Welcome to The Pivot Pod, where we'll figure out together what's next for small business. Hosted by Frances Cook, with a new expert on each episode. Today it's how one company changed its business so successfully, they're taking on more staff.

When the pandemic hit, Joe Bradford watched his entire industry shudder to a halt.

As co-owner of Fiasco, a company that supplied equipment to musicians, tours, and festivals, the events that he supplied were now shutting down around the world.

Listen to the podcast episode here:

With no timeline for a vaccine, and travelling, crowded events being one of the worst businesses during a viral outbreak, it was reasonable to wonder about the future.

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Bradford said they lost 90 per cent of their core business within 10 days. He knew then it was pivot or die.

So he pulled the staff together to brainstorm ideas. Now, a few short weeks later, he's bringing in more staff to help with their new business.

"We have a pretty cool team, so we pulled together and we kept going, but we also started having conversations," Bradford said.

"We got about 20 different ideas on the board. The driving factor was, do we have the supply chain and the materials to make it?

"As morbid as it sounds, one of the ideas was plywood coffins. If that was going to become an issue, could we mass-produce them fairly fast?

"We decided it probably was a bit premature to start getting too far down that, so crossed that one off the list. But desks were on there, screens were on there."

The team hit on plastic screens for shops and wooden work-from-home desks. They changed to producing them within a week.

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Both used materials that they could source from reliable suppliers who were less likely to be disrupted by border closures. They could also produce them using their existing machinery and staff expertise.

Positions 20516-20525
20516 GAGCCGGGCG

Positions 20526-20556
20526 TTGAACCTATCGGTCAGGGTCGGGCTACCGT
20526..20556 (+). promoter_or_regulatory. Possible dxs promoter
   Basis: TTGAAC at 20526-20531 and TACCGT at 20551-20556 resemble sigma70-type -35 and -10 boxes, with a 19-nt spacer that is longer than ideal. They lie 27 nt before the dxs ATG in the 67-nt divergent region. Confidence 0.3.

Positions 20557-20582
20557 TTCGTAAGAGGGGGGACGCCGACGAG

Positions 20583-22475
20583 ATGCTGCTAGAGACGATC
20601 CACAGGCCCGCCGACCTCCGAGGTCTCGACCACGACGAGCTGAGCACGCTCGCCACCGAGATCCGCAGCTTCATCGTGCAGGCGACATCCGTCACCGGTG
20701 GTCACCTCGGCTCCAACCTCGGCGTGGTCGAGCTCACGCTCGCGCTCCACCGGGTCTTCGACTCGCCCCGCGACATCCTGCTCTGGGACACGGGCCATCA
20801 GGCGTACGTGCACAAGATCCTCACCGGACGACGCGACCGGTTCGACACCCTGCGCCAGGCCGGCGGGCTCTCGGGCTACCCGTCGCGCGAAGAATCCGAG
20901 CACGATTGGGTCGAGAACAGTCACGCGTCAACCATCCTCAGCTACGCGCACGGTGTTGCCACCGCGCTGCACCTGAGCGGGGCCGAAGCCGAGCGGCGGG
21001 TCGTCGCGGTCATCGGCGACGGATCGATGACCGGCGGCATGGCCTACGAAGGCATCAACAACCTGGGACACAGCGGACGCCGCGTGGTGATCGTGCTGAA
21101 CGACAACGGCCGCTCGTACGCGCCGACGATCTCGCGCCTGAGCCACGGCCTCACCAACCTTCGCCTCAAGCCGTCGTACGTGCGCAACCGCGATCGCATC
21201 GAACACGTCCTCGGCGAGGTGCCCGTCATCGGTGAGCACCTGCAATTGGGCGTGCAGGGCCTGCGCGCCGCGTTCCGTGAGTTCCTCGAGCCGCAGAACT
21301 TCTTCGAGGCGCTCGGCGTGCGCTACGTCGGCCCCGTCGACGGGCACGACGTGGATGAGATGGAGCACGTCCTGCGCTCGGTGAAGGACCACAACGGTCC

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But it's one thing to hit on your product, and quite another to get it to market and find new customers.

Bradford needed to have an online shop-front, and advertise to reach customers. He started using Shopify and Facebook, but soon discovered teething issues.

The small issue of a different shipping and billing address saw Shopify lock them out for six days. Meanwhile "work from home" turned out to be a red flag term with Facebook, that saw their ads repeatedly barred.

Digital giants ruled by algorithm are inflexible beasts, so Bradford had to figure out solutions, fast.

Small tweaks ended up being enough to get around the issues, such as rebranding the desks "home desks" for Facebook.

The changes were successful enough that they've been able to keep their New Zealand team working, and support their US branch as the pandemic escalated there.

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They've even managed to bring in some extra helpers who had lost their jobs because of Covid-19 impacts.

"To actually give a few extra jobs is kinda nice," Bradford said.

"Both here and in the US. Our first-ever customer in the US has given us two staff members, who we'll now pay, because he didn't have any work for them.

"If we can keep them employed that will be great, thank you."

Listen to the full interview on The Pivot Pod episode above.

If you have a question about this podcast, or question you'd like answered in the next one, come and talk to me about it. I'm on Facebook here, Instagram here and Twitter here.

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